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In D.C., More Speeding Camera Tickets Means More People Faking Their License Plates
In a recent hearing on Washington, DC’s Booting and Impoundment Reform Amendment Act of 2022, the city government decided to abandon a Fake Temporary Tag Task Force that would ostensibly crack down on the prolific use of fake license plates to avoid speed camera tickets. According to notes from the meeting, it was abandoned “due to the possible negative impact on people of color.”
Since 2014, camera speeding tickets have become a financial boon for the city, bringing in over $111 million in revenue in 2019 alone based on data from the city. But cameras are unable to process fake license plates, which are suspected to be a very common avoidance technique. Abuse of temp tags was considered an issue by the police department, who described it as an issue that began in Texas and migrated to the DC area.
With the proliferation of camera speeding tickets, violations for a fake, invalid, or obscured license plates have steadily increased since the widespread use of speed cameras in the district.
Since cameras can’t capture fake tags, enforcement is left to the police and the number of violations isn’t a ton. It was about 100 a year in 2014 and is now about 180 a year in 2019 and 2021. Although prior to the widespread advent of speed cameras in 2009 and 2010, the number of infractions was much higher—between 340 to 522.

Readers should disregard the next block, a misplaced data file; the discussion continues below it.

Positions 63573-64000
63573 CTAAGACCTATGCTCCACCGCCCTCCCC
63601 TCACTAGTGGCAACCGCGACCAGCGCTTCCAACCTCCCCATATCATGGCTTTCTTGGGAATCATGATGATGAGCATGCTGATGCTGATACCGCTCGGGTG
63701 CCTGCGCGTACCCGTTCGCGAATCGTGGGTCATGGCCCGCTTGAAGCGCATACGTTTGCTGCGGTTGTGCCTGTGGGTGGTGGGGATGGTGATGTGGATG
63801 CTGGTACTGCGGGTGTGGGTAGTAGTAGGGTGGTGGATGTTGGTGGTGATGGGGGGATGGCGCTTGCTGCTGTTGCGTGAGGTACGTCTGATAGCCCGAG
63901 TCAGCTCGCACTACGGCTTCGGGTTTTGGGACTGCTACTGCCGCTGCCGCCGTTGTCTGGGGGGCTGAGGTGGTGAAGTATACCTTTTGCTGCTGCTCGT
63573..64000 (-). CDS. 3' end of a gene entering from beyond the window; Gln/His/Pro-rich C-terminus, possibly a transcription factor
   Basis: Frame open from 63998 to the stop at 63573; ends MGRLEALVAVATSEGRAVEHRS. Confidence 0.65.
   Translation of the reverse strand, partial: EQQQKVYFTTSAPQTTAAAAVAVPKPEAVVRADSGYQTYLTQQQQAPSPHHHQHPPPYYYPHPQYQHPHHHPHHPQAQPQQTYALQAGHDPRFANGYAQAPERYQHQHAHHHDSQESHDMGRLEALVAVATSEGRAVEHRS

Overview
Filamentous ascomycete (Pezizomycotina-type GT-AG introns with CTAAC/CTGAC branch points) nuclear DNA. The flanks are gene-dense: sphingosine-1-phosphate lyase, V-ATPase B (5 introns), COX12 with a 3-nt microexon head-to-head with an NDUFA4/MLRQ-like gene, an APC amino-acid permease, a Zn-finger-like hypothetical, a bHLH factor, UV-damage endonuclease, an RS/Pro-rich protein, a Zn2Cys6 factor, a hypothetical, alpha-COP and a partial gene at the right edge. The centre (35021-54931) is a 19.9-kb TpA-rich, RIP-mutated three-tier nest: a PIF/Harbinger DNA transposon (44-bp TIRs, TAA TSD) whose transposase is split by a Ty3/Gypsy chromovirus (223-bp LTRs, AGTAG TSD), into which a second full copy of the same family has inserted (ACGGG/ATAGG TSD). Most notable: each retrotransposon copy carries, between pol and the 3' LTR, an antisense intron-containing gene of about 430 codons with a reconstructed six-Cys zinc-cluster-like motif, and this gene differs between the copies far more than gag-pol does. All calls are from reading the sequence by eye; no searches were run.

Little Driver’s License Information Associated With Violations, But Data May Be Flawed
With the large increase in speeding violations from cameras have come a large increase in the number of speeding violations with no associated driver’s license information. With more speeding tickets handed out, more of those tickets were handed out to recipients without identifiable driver’s license information—a consistent 80 to 85 percent between 2014 and 2020. Of those that did have driver’s license information, 94 percent had D.C. licenses.
Although there may be issues with the data—maybe a delay in processing driver’s license data particularly with those from other states—as 2022 lists all speeding tickets as having no driver’s license information.
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